for a platform-independent network system like konspire2b, many people would think that java is an obvious choice. People who generally oppose the use of java often do so because java is slow. The speed issue was only a minor factor in our choice to avoid java. Major factors were: java applications are difficult to install--- many users do not already have a copy of the java virtual machine installed on their machine. For these users, installing a java application means downloading and installing the java runtime, which is quite large and can be difficult to configure. java applications start up slowly--- even the smallest java applications can take several seconds to start up, since the virtual machine needs to be loaded first. java applications have slow, unresponsive user interfaces--- on slower machines, using java-based user interfaces can be frustrating (resizing the application window can mean taking a coffee break). java applications use a lot of memory--- on most platforms, the virtual machine itself requires several MiB of memory, even for small applications that use very little memory. For more complicated applications, such as konspire2b, the virtual machine adds a lot of memory overhead. For example, kast currently uses about 1 MiB of memory when it's up and running. konspire 1.0 server (written using java) uses about 12 MiB. The interesting point is that konspire2b is far more complex that konspire 1.0 server (for example, the server portion of konspire 1.0 doesn't even have a user interface). java applications leak memory--- java uses garbage collection to manage memory, which seems to imply that programmers don't need to think about memory management at all. However, garbage collection gives a false sense of security, and java applications can still have memory leaks unless programmers are very careful. In fact, many java applications that run for extended periods of time leak memory to the point of exhausting all system memory. These types of leaks are very difficult for programmers to isolate. In fact, memory management may be more difficult with a garbage collector than without one. even Sun, the company that created Java, has encountered many of these issues when trying to use Java for internal development. See this memo for more information. what does the green "+" character in the far left column of the catcher denote?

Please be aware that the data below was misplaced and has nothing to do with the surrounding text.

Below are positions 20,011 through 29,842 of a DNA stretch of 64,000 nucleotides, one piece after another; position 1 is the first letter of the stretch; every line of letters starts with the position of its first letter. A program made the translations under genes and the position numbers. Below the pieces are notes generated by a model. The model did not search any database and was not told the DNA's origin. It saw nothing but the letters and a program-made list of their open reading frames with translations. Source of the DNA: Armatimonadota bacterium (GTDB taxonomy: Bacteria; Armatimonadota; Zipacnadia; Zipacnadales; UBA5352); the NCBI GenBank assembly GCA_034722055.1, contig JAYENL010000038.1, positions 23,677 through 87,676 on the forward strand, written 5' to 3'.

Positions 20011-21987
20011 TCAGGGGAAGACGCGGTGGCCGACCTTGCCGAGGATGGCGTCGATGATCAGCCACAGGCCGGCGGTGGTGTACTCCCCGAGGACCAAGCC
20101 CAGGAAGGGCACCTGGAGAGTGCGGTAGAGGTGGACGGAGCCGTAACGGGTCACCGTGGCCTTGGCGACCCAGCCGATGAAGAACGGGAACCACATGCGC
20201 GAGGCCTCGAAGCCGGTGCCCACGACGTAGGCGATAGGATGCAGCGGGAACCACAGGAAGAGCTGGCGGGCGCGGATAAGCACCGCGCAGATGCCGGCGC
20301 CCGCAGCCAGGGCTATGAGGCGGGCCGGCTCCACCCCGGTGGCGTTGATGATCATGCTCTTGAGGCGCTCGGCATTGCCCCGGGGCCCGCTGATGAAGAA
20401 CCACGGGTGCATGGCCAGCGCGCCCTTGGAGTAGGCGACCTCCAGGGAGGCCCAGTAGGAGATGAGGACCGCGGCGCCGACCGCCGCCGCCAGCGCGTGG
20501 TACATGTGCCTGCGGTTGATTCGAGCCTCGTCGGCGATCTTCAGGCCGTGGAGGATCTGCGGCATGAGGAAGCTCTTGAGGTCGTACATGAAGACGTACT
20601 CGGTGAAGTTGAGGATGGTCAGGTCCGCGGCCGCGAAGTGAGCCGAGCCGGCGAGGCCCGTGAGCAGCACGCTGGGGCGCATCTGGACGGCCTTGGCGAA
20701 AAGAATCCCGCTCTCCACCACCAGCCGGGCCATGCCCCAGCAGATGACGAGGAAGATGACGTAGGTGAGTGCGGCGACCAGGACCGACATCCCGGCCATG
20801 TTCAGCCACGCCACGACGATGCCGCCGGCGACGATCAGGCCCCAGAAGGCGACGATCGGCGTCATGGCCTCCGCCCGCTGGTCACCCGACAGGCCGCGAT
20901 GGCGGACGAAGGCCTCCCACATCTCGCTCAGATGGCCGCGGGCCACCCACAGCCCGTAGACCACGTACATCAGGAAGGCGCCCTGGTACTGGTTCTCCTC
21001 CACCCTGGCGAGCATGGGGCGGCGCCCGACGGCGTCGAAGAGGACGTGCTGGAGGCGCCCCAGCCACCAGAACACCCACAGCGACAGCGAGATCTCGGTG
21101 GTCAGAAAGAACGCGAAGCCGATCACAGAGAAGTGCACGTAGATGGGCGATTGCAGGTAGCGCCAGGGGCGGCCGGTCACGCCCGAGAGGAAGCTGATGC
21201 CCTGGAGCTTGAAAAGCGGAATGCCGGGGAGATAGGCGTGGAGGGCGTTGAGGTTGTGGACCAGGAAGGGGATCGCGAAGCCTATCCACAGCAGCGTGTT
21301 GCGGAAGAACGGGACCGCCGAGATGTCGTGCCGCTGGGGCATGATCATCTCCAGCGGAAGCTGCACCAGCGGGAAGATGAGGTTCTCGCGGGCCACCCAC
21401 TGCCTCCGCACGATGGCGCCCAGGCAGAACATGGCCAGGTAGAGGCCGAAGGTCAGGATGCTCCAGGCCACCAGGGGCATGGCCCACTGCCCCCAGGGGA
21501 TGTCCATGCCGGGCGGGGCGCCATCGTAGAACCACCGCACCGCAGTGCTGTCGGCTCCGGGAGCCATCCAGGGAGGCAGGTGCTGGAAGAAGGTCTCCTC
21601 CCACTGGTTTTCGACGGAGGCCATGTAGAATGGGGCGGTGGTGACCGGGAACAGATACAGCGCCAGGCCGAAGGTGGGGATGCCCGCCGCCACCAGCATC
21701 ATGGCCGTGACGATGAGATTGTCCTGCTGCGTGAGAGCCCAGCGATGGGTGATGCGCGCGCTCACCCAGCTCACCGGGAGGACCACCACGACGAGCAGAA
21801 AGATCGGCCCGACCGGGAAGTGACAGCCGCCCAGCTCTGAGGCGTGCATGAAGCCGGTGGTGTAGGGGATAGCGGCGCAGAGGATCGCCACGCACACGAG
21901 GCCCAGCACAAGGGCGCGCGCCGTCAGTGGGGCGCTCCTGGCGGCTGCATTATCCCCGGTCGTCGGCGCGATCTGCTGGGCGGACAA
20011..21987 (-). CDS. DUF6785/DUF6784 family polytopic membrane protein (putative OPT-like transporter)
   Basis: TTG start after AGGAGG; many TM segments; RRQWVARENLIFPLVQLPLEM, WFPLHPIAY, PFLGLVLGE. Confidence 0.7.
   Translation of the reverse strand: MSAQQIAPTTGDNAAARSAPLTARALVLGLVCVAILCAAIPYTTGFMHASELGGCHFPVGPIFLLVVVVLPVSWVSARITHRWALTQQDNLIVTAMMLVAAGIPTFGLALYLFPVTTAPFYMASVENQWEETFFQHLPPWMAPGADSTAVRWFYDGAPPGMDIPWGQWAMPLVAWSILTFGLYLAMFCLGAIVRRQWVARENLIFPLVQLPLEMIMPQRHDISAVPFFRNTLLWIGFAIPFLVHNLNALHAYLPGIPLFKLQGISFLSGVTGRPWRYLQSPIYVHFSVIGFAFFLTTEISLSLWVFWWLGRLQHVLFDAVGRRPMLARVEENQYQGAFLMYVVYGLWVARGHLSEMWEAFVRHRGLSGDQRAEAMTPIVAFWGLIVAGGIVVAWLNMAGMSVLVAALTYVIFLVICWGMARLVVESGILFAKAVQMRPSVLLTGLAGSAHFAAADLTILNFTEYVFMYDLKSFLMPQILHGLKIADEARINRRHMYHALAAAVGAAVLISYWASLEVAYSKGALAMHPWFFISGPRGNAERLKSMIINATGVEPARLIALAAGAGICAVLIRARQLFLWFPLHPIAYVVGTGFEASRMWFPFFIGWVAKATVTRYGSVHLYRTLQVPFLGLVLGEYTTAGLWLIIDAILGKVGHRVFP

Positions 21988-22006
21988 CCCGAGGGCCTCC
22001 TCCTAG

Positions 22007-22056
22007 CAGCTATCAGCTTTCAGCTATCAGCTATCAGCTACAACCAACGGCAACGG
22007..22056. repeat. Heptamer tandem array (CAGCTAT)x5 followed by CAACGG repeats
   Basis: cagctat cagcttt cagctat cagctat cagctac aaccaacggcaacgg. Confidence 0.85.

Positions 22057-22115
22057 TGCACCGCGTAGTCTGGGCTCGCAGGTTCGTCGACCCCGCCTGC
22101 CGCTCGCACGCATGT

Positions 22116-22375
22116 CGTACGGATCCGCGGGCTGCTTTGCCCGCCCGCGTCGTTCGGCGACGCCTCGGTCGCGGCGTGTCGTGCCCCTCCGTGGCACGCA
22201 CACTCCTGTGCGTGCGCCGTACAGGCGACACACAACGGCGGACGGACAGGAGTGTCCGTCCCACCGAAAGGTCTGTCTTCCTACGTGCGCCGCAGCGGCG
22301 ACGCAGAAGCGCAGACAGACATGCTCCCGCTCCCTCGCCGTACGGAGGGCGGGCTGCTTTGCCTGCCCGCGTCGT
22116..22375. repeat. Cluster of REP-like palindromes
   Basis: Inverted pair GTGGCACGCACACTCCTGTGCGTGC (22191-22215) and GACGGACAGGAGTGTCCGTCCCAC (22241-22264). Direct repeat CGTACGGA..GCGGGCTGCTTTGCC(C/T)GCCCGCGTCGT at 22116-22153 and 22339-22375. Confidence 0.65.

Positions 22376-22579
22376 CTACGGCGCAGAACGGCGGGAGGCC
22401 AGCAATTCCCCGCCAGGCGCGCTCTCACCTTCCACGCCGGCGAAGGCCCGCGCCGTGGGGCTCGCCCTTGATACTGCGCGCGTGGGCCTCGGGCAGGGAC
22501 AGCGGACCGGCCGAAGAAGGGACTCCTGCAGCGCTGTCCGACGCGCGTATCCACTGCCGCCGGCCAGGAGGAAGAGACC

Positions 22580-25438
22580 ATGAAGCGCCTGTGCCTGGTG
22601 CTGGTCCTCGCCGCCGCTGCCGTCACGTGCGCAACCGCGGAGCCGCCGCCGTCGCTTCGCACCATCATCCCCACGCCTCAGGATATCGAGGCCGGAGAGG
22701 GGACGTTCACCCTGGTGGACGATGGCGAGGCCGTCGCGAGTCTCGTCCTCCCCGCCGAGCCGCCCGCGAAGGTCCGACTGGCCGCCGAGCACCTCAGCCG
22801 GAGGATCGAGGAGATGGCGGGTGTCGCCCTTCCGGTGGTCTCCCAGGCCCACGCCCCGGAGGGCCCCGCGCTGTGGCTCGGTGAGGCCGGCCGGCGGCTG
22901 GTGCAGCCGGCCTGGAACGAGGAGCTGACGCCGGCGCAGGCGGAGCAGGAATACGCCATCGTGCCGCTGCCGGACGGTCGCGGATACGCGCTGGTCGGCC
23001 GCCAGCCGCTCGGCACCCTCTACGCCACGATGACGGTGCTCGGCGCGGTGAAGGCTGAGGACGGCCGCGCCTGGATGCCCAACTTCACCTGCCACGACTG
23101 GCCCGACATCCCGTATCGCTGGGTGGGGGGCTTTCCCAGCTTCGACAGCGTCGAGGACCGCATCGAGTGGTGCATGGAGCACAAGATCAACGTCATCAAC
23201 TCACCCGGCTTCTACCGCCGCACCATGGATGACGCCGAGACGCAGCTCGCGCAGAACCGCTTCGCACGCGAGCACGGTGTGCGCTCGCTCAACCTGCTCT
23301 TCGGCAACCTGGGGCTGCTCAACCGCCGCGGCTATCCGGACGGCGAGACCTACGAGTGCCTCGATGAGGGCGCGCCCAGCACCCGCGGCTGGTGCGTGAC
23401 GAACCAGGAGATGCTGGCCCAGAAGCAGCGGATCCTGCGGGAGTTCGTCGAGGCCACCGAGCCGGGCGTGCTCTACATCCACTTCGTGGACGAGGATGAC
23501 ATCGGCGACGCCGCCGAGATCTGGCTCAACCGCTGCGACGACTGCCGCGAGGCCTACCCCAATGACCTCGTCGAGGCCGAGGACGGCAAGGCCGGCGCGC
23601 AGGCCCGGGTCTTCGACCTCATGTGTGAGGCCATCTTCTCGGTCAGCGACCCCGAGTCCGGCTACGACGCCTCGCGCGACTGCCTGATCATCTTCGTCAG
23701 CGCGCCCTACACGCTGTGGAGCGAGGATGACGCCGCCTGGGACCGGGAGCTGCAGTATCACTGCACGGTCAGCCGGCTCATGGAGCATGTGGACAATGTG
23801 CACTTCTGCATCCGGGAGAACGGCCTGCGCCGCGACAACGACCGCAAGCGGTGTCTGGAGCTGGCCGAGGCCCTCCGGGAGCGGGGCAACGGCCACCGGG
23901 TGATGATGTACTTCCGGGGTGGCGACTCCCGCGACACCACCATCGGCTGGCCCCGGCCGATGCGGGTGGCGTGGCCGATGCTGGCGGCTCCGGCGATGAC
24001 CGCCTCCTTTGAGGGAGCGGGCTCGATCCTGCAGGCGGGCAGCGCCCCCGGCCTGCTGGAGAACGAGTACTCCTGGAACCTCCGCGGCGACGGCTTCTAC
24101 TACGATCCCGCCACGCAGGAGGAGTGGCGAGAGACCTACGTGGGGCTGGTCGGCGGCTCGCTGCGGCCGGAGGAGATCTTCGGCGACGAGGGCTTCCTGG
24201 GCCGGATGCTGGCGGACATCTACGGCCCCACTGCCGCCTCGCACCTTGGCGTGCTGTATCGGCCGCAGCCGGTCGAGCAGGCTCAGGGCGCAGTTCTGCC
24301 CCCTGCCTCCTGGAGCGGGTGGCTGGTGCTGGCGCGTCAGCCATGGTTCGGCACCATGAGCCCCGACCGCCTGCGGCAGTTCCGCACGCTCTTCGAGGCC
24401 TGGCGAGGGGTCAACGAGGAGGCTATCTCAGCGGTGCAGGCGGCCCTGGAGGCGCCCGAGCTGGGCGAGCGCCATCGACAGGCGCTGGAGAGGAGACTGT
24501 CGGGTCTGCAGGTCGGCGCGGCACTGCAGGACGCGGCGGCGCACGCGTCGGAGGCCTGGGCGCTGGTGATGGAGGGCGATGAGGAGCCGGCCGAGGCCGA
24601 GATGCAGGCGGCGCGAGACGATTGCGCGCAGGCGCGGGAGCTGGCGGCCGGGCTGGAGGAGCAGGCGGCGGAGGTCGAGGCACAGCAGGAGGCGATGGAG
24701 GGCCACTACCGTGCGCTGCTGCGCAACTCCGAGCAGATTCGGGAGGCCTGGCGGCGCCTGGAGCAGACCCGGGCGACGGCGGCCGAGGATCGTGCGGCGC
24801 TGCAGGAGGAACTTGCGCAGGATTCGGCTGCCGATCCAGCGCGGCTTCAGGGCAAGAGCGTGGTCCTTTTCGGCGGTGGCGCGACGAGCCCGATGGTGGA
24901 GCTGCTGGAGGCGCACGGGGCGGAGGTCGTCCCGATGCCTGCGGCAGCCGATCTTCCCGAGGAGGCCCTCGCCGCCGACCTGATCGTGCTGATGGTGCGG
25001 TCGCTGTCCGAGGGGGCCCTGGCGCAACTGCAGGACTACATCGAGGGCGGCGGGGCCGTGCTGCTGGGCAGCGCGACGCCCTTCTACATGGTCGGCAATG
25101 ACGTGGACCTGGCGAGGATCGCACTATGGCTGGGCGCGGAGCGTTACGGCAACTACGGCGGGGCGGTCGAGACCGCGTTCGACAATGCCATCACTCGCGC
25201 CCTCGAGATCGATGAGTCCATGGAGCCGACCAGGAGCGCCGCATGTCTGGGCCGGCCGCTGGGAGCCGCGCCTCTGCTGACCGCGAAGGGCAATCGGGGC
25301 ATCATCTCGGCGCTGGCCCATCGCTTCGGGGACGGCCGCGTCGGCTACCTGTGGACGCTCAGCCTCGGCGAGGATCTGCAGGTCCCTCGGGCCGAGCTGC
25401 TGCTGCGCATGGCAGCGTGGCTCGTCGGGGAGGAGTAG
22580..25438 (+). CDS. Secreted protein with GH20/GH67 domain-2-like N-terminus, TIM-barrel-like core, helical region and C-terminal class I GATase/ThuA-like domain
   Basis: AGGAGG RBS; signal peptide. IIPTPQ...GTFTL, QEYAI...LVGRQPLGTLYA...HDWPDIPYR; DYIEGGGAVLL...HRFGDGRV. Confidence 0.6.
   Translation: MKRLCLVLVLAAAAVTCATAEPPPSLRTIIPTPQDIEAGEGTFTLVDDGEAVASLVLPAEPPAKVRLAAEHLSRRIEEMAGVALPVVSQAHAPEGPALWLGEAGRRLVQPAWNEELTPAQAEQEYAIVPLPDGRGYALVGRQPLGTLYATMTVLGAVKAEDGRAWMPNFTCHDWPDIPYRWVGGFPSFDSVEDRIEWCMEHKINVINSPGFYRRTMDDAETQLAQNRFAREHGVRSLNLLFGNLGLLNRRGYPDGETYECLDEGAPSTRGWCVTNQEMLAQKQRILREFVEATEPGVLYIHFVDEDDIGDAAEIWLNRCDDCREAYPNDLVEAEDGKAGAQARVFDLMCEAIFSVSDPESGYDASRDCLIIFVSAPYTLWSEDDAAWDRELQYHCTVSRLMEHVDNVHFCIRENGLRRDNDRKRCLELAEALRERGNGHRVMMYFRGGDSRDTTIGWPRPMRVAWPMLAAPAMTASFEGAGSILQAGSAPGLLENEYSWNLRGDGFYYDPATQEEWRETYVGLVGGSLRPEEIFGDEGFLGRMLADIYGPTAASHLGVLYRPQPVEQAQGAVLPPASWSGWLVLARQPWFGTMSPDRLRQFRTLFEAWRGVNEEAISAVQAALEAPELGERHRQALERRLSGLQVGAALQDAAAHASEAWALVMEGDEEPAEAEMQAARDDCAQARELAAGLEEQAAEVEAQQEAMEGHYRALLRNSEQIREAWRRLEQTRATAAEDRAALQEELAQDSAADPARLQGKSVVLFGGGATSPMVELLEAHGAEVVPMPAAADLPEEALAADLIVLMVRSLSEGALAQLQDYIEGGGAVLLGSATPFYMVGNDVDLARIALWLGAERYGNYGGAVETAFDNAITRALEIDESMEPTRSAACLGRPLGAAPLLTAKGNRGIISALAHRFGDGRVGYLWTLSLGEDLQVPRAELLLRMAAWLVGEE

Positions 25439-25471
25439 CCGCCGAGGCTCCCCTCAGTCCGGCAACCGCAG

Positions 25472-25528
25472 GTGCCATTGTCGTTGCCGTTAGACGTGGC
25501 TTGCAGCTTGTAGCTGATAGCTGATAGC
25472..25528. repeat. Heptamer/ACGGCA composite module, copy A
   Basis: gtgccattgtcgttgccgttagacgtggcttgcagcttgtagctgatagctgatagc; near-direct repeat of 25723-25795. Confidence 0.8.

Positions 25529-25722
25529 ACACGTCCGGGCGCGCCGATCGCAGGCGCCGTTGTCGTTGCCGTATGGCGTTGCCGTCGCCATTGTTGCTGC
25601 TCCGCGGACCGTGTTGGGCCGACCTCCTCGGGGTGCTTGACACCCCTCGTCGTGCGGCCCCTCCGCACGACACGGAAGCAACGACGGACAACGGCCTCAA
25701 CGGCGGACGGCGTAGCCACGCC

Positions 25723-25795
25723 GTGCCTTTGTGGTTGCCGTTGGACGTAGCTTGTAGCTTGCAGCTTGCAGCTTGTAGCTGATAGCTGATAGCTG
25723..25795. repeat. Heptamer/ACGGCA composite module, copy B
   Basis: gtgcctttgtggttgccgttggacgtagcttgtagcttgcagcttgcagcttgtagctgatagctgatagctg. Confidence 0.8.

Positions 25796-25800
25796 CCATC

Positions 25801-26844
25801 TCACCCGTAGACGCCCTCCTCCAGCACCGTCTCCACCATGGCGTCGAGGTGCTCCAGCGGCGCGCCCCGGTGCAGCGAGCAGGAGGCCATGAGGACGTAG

it indicates that your node "wanted" that broadcast. The "+" essentially means that you were subscribed to that channel AND that you had not received the broadcast yet AND that the signature on the prebroadcast was correct (if you have a key for that channel).

for example, you might see three copies of a prebroadcast with green + next to them, and then two more prebroadcasts without green +'s. That means that three prebroadcasts went out on the network before you finally received the broadcast, and that two more went out after you received the broadcast. Your node wanted broadcast described by the first three prebroadcasts, but no longer wanted the broadcast when the last two prebroadcasts were sent (since it already had the broadcast by then). i have posted my channel key on my website, and receivers have downloaded it. They see my prebroadcasts in their catcher, but they are not getting my files. What's wrong?

 if many receivers have complained about not receiving your broadcasts, firewall problems are not likely. You may have mixed up your sender and receiver keys. You need to give your receivers the key from your receiver_keys folder, not from your sender_keys folder. If you discover that you have made this kind of mistake, it would be best if you started over and generated new keys, since the sender key for your channel is no longer private.

if only one receiver is missing your broadcasts, he or she may be behind a firewall without a tunnel for kast (see this question for more information). how do I send a series of files out on the same channel?